In social inequality research, the impact of mothers’ position on the transmission of family resources to children is often neglected. We ask what the effects of mothers’ and fathers’ status were on their sons’ and daughters’ status attainment in the nineteenth and early twentieth century in the Netherlands, and how these effects changed over time. We use occupational information in marriage record data to investigate the status of 465,790 sons and 157,967 daughters. Mothers’ occupational and employment status mattered for both sons’ and daughters’ status attainment. Over time, the gender-specific influence of parental status on children's status remained stable, while the cross-gender impact of parental status on daughters’ status attainment increased.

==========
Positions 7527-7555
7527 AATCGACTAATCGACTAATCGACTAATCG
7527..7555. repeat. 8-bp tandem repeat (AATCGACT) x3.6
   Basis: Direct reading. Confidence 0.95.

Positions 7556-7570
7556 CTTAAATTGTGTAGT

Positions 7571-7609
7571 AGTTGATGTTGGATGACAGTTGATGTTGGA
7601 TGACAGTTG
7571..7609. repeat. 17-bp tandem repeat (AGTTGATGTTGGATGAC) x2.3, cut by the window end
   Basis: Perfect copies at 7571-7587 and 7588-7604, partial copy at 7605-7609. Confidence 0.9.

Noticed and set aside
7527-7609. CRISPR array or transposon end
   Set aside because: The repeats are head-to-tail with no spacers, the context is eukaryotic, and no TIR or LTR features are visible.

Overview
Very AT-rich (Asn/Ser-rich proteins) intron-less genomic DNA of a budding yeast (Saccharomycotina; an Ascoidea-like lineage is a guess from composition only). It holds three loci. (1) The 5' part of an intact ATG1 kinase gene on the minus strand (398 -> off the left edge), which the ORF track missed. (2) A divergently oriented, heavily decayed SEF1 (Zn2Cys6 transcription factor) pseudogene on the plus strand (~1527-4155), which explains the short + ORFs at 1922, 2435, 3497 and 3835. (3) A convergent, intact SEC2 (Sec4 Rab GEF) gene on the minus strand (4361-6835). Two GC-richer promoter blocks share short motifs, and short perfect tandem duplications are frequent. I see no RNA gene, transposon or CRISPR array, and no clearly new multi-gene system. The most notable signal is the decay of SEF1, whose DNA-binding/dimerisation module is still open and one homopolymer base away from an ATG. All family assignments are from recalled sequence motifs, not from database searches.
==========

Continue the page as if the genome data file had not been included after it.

- historical database
- intergenerational social mobility